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For war-weary soldiers and sailors, the broadcasts were a break in the boredom of war, and not to be taken seriously. Many officers believed Tokyo Rose strengthened the morale of the armed forces in the Pacific. In jest, they even gave her a citation after the war. The American government wasn’t as tolerant, and imprisoned Toguri in Japan for 12 months at war’s end on charges of treason.

But an exhaustive investigation by the Army, the FBI and the Justice Department failed to substantiate the charges, and Toguri was released. The case appeared closed and her life temporarily returned to normal, until she became pregnant and tried to return to Los Angeles.

Walter Winchell, the red-baiting columnist who could destroy politicians and create millionaires, vigorously campaigned against her. The American Legion and the Native Sons and Daughters of the Golden West issued strong protests, and the Los Angeles City Council passed a resolution opposing her return on the curious basis that she might adversely influence “loyal” Japanese Americans.

The public outcry delayed her return, and her baby died at birth. She was again arrested and brought to San Francisco, where a federal grand jury convened to investigate her for treason. The grand jury asked why other Americans working at Tokyo Radio were not similarly charged, and the prosecution promised that the others would be. On that basis, the grand jury handed up an eight-count indictment against Toguri. (The prosecution’s promise was never kept.)

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In 1949, when the trial jury deadlocked after a 56-day trial, the judge refused the jurors’ request for dismissal, pointing out that the trial had been “long and expensive.”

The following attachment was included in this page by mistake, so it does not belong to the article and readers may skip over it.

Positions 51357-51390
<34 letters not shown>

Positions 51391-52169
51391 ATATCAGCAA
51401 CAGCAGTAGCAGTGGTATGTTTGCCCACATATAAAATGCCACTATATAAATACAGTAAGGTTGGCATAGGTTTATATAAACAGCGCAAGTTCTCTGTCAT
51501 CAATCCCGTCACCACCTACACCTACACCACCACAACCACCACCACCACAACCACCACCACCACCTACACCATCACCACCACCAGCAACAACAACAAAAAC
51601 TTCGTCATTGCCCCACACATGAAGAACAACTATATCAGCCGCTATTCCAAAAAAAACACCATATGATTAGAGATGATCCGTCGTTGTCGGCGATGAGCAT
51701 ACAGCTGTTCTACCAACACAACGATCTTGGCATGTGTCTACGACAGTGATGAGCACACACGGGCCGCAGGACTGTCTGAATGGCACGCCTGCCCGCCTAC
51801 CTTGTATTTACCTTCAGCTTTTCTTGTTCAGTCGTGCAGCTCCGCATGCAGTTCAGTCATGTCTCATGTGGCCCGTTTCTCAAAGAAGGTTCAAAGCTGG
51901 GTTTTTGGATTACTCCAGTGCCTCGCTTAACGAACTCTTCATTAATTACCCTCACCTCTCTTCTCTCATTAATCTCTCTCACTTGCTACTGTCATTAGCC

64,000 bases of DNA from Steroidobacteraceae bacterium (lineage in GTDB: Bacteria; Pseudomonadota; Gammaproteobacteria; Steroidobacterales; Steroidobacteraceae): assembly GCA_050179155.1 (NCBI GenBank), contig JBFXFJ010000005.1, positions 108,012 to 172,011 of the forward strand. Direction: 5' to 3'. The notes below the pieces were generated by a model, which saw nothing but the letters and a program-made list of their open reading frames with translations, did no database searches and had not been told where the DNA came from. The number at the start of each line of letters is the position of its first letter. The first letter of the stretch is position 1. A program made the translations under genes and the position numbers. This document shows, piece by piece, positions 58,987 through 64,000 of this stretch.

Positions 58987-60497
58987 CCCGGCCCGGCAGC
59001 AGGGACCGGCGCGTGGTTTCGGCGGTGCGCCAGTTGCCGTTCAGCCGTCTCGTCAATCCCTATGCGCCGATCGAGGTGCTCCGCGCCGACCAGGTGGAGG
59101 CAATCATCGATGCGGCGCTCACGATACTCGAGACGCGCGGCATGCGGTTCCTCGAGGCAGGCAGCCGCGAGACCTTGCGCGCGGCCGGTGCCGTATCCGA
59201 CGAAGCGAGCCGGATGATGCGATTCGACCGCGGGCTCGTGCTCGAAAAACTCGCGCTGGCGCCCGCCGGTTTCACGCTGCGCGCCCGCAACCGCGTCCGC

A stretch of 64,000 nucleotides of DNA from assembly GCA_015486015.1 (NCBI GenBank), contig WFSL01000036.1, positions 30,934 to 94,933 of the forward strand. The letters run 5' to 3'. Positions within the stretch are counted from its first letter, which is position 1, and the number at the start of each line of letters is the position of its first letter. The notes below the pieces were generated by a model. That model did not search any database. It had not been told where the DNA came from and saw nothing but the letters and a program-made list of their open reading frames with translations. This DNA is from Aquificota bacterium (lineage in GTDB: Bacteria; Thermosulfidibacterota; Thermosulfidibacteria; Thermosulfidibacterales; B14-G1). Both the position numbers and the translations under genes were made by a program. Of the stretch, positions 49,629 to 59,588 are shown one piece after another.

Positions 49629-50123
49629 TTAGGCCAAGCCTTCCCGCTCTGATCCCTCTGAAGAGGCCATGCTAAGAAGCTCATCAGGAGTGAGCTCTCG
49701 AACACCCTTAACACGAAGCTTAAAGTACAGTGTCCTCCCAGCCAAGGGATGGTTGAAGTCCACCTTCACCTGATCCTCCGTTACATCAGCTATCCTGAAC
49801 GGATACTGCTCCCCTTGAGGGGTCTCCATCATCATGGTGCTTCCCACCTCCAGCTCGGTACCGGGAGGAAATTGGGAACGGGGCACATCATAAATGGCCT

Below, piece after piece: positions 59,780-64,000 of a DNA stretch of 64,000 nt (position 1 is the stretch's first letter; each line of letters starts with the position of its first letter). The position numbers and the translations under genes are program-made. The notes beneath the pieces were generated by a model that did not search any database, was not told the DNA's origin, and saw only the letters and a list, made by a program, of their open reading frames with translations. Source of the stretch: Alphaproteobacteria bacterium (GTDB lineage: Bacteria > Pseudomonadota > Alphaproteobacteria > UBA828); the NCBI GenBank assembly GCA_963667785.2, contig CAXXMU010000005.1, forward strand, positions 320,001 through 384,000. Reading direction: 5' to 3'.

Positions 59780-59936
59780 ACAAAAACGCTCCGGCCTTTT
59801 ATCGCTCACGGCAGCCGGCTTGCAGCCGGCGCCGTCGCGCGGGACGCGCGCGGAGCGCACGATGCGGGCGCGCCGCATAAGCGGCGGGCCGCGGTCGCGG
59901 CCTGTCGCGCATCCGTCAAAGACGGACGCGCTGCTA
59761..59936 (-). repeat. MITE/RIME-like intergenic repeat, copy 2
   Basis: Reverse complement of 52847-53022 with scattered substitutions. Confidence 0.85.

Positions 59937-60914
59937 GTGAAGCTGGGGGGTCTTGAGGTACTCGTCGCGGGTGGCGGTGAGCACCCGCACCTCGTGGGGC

The jury returned two days later, finding Toguri guilty of one count. Her offense boiled down to a single sentence: “Orphans of the Pacific, you are really orphans now. How will you get home now that your ships are sunk?”

Her attorneys had argued that this statement was not intended seriously and could not possibly have been taken that way, since the Allies had just won a major sea victory.

Stripped of her American citizenship, she was sentenced to 10 years in prison and fined $10,000. Toguri said goodbye to her husband, who had been forced to sign a statement saying he would never try to enter the U.S. again.

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Over the next three years, the Supreme Court rejected Toguri’s appeals for review. Her supporters pointed out that there were no nonwhites on the jury and evidence was missing. They also alleged that witnesses had been bribed and threatened.

Upon her release from prison in 1956, the Justice Department came after her, demanding payment of the $10,000 fine. It was paid in full from her father’s estate when he died in 1972.

In the early 1970s, a new generation of journalists began to reexamine her case. A campaign grew, contending that Toguri had been the victim of racism and wartime hysteria.

Twenty-seven years after her conviction, two witnesses who testified against her admitted they had been coached by the prosecutor and had testified under extreme duress. In 1977, President Gerald R. Ford granted her a full and unconditional pardon and the nation’s apologies. It was the first time in American history that such a pardon had been given after a treason conviction.

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Today, 81-year-old Toguri lives quietly in Chicago.